So, you have taken the plunge and are now teaching AP® Human Geography. People will ask “What is Human Geography?” but you have no idea how to answer (yet). I get this question all the time (from students and teachers alike) and I have a short and longer answer that will help kick off your understanding of this course and its importance.


The short answer: “Human Geography studies where things are and why they are there.


The longer response includes the short answer but is best illustrated with a fast-food example. While the question of where things are located is important, the more important question is “why there.” Geographers are trained to look for spatial patterns in the world and then apply theories and reasoning to explain why these patterns exist.


Thinking spatially means studying the arrangement and distribution of phenomena (stuff) in the world. For example, have you ever looked at a busy intersection and noticed that every corner has a fast-food restaurant and many of these restaurants serve the same basic food? (Meat in a bun (beef/chicken), potatoes (chips/fries), and carbonated sugary beverages.) This pattern reoccurs across the United States and there are a variety of reasons that explain why the pattern reoccurs.

Fast food

A common sign showing the variety of food choices at an interstate or highway exit.

Daniel BarcelonaCC BY 3.0, via Wikimedia Commons


Geographers can explain why patterns occur, and use tools such as economic land use models, spatial flow models, transportation systems, zoning laws, population, and concepts of culture such as traditions and values. Additionally, human geographers are interested in the impacts that different patterns can have on people, communities, the economy, society, governments, or the environment. Educating your students on how to observe the world like a geographer is one of the most important skills you can impart.


Geography is all around us. This course and the Advanced Placement® Human Geography coursebook by AMSCO® is dedicated to having students and teachers develop a set of skills to better analyze the world in which we live. AP® Human Geography is a true 21st-century course that will allow students to look at a wide range of topics with the purpose of using the lens of geography to identify and describe patterns and then apply a depth of academic theories and models to explain the reasons the patterns may exist. The AMSCO® book is structured and written to help teachers and students develop the necessary knowledge and skills to be successful in the class and on the exam. In fact, each chapter and unit have questions and activities that will allow you to practice the critical thinking and skills of geographers.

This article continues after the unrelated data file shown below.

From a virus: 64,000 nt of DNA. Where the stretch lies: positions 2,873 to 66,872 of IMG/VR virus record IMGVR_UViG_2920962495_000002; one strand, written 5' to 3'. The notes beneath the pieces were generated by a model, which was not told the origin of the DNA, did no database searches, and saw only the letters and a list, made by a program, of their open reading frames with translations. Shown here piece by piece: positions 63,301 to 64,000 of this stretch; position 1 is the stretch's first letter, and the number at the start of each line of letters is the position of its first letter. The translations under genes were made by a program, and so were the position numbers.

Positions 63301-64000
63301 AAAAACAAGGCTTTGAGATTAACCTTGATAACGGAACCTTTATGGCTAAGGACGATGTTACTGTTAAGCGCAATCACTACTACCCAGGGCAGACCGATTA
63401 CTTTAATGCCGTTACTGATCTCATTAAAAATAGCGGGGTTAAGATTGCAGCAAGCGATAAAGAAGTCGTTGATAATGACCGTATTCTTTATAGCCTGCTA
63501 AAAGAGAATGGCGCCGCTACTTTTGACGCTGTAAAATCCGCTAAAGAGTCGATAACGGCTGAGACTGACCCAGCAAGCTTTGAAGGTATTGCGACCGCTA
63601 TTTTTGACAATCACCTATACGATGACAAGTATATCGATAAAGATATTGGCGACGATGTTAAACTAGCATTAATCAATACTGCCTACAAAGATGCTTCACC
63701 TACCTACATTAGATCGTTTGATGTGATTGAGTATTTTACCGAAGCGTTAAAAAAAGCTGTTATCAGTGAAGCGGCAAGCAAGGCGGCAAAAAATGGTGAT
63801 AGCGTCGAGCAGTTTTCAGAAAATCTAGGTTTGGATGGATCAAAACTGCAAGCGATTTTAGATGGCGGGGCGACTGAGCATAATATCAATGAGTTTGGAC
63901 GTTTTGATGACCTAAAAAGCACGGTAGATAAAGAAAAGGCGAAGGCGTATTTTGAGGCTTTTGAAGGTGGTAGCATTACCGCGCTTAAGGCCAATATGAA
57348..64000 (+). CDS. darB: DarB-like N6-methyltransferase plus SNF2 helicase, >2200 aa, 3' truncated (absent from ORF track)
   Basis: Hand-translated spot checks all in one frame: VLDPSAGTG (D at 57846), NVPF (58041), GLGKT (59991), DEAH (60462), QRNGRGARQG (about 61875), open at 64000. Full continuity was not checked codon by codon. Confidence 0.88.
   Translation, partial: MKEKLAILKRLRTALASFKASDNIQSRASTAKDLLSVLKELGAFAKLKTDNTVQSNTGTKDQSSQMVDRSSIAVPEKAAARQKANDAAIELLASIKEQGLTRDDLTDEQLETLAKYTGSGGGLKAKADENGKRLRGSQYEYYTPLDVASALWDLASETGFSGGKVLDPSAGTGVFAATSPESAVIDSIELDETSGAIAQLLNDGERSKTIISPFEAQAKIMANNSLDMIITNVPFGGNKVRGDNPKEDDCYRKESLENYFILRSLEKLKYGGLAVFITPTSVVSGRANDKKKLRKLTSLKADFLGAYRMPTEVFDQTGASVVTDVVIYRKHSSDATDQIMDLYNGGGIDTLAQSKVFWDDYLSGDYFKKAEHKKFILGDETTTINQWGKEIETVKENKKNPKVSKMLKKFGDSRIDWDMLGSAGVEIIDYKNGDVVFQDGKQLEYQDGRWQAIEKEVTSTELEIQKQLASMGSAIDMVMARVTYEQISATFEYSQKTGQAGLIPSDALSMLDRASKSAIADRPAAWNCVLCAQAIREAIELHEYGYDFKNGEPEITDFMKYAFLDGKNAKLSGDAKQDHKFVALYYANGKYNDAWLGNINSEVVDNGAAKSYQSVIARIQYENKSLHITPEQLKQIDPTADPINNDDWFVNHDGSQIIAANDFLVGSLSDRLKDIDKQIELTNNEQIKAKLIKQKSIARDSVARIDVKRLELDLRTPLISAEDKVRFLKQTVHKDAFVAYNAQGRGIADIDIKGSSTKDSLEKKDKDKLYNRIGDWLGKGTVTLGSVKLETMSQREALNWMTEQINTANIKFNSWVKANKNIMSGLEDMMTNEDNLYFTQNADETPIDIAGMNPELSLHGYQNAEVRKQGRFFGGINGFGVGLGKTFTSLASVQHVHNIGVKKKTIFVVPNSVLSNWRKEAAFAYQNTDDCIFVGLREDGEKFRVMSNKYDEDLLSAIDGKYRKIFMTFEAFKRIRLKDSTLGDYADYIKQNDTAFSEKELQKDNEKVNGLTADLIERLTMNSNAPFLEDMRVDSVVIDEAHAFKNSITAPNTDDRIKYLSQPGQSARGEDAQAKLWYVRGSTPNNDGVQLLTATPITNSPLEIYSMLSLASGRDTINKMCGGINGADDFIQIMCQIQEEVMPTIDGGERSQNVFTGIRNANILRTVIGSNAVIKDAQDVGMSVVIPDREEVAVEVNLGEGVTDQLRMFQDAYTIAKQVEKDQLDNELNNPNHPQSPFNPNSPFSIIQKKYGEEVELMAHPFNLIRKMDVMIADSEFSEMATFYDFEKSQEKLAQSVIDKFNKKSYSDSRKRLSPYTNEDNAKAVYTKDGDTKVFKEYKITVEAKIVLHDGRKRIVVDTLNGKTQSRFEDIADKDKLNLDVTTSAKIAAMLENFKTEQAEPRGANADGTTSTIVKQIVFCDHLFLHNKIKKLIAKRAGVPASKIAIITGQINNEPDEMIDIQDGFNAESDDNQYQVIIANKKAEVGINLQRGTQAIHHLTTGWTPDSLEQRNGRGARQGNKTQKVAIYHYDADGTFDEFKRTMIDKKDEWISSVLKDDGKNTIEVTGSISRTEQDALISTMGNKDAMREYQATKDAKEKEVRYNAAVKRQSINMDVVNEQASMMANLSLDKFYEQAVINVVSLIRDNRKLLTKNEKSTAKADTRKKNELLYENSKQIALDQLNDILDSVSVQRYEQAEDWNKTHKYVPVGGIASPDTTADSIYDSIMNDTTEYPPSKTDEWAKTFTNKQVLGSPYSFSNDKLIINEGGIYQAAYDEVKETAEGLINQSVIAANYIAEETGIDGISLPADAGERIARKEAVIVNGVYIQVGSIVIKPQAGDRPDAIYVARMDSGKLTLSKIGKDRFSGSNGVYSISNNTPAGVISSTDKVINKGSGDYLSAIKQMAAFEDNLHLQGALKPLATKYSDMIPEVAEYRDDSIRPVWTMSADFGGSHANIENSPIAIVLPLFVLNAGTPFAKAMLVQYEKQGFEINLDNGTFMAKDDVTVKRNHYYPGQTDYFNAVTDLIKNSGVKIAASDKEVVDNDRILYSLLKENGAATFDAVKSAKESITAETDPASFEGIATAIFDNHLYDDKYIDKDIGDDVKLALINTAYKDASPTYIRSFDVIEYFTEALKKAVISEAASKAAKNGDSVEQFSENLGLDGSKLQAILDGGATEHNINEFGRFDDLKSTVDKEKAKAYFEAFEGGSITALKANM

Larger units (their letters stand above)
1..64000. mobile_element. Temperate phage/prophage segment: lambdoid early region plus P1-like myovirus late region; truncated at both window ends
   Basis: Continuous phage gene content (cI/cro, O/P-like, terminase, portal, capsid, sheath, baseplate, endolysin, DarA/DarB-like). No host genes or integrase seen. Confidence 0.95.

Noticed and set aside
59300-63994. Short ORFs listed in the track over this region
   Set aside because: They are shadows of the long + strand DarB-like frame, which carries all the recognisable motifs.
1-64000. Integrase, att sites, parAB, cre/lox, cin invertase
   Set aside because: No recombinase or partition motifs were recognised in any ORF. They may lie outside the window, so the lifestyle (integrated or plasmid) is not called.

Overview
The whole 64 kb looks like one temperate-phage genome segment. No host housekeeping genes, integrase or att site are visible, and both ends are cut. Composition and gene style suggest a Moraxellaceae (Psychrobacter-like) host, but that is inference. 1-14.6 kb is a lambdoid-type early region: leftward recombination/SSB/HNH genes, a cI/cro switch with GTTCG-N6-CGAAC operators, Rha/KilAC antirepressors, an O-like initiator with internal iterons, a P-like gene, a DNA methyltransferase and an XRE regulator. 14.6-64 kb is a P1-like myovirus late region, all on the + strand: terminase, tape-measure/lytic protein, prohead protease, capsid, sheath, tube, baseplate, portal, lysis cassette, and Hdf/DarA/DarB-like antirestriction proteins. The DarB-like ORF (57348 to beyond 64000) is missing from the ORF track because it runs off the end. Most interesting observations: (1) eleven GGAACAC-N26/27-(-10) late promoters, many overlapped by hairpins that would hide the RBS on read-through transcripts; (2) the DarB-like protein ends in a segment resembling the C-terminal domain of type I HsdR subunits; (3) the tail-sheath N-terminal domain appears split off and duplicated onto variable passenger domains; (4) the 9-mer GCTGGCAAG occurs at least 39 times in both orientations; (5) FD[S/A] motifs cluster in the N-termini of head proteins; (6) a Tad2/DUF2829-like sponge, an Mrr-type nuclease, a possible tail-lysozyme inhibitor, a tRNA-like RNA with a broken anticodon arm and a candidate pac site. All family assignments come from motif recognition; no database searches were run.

One of the most powerful skills in a geographer’s arsenal is the ability to analyze patterns at different scales of analysis (Topic 1.6) or look at issues at the local, regional, country, or global scale. Using the fast-food example above we can look at the topic on the local scale of an intersection and discuss visibility, traffic patterns, right-hand turns in and out of parking lots, local incomes, or zoning rules. But we can also zoom out and study the patterns of the movement and consumption of food on a national or even global scale by discussing where the wheat for the bread is grown or the processes that companies use to move food and products around the world. Each scale of analysis often reveals new understandings that help us develop a more complete picture of the patterns and processes that shape our world.


Human geography is dynamic, interesting, and can impact how you view and explain the world. Success in this course is built on learning how to think like a geographer, a willingness to describe patterns, and refined skills of explaining the processes or reasons why the patterns exist.


I am excited for you as you take students on a journey into the field of geography. Who knows—your students might become amazing geographers and develop great passion and skills to help the people and communities of the world!


David Palmer is the lead author and senior consultant of Advanced Placement® Human Geography, 2nd Edition coursebook by AMSCO® and has taught AP® Human Geography for over 20 years. He is a College Board® Consultant, NCGE Distinguished Geography Teacher Award winner and has been a Question Leader during the scoring of AP® Human Geography exams. David has taught and presented at numerous institutes and conferences in the United States, China, India, and Japan. David has an undergraduate degree from the University of Colorado and a Masters from Colorado Christian University.